Playing Catch-Up on Concussions

NCAA releases guidelines (not rules) recommending limits on football practices that allow contact, provision of independent medical care for players, and consistent treatment of brain-related injuries.

July 8, 2014

The National Collegiate Athletic Association on Monday released guidelines it has developed with other organizations to try to protect players from concussions and other health threats related to athletic competition. The guidelines -- which do not carry the force of NCAA rules -- come as the association faces significant pressure to do more to combat concussions and other brain injuries, in particular, among college athletes.

The guidelines -- which the NCAA crafted in conjunction with the College Athletic Trainers’ Society and with the support of conferences, coaches' associations, and medical groups -- recommend policies in three key areas: the extent of physical contact in football practices, the need for independent medical care for athletes, and the diagnosis and treatment of sports-related concussions.

The biggest change, and likely to be the most controversial in some quarters, is the proposed limit during football's regular season of two practices a week that involve physical contact. This was a step that the Ivy League took three summers ago when it set the pace in dealing with brain-related injuries, and since then the Pac-12 Conference and some other leagues have followed suit. The guidelines on football practices also would propose limiting live contact to one practice a day when football teams practice twice a day in the preseason, and to half the practices during the spring offseason.

The guidelines seek to ensure that players have access to medical care from independent, accountable professionals whose "sole interest" is the athletes' well-being, and who have "unchallengeable autonomous authority" to make medical decisions about athletes.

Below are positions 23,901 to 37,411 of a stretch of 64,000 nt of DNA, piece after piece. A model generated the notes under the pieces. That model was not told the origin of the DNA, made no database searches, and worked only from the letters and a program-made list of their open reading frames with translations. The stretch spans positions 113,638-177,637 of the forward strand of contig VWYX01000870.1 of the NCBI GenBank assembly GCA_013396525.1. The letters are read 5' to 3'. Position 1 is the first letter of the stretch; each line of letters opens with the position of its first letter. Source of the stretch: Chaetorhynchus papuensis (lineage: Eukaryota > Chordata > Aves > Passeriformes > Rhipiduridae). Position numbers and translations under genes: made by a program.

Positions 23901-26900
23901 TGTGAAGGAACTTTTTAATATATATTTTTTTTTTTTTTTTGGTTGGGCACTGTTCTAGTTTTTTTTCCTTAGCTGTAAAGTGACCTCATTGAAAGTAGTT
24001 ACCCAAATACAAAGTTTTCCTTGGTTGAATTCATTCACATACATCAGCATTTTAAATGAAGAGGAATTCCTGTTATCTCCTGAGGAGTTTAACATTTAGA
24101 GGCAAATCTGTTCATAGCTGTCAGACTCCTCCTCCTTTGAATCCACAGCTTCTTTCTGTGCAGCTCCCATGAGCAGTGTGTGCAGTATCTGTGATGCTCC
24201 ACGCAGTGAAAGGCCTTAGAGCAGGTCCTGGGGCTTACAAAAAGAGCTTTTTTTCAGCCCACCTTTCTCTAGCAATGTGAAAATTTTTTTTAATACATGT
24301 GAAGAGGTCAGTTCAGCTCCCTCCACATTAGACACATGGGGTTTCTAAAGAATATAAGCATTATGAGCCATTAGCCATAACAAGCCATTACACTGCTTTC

And on concussions, the guidelines recommend that institutions make their plan for diagnosing and managing sports-related brain injuries public, that they bar athletes believed to have suffered concussions from returning to play in that game or on that day, and that colleges have clear protocols for players' gradual return to both competition and the classroom.

Taken together, the guidelines do not break new ground (since numerous individual colleges and conferences have adopted policies like them), but they may go further than some NCAA members currently do -- and certainly than some coaches would prefer to do.

Robin Harris, executive director of the Ivy League, applauded the NCAA and the other involved organizations for what she called a "great step forward." She said she believed the guidelines would prompt change at the institutional level, because "from a practical and legal standpoint, when you put out guidelines that are endorsed by a set of respected organizations, people choose not to follow them at their own peril." 

Ramogi Huma, president of the College Athletes Players Association, which is working to unionize college athletes, derided the new guidelines in a news release as "fake reform." "There is a difference between guidelines and enforceable mandates. College athletes cannot afford for the NCAA to continue to enforce rules prohibiting players from selling their own bowl ring while coaches and trainers are free to put players with concussions back in games without any punishments."

He added: "College football players are facing yet another season of unnecessary brain trauma risks because NCAA conferences and universities focus too much on their multibillion TV deals and too little on their players' health."

NCAA officials, echoing Harris of the Ivy League, said the broad agreement could make the guidelines more powerful than passing rules.

“When you build inter-association consensus, I think it speaks much more powerfully because it’s not simply the NCAA making a rule,” the association's chief medical officer, Brian Hainline, said in a news release. “It’s consensus from numerous well-respected medical organizations, from football coaches, from football associations, from all of us.

"In terms of changing the culture around health and safety," he said, "that’s the best way to do it.”

Robert Graham, a George Washington University public health professor who co-wrote an Institute of Medicine report last year that called on the NCAA and other organizations to do more to combat brain-related injuries, said the association's guidelines respond directly to his panel's recommendations.

And it is almost inevitable, he said, that change like this will be seen differently by different parties.

"It is to be anticipated in any area of controversy," Graham said, "that when an entity tries to move in some direction, some will say they didn't go far enough fast enough, and on the other side, others will say they went too far, too fast."

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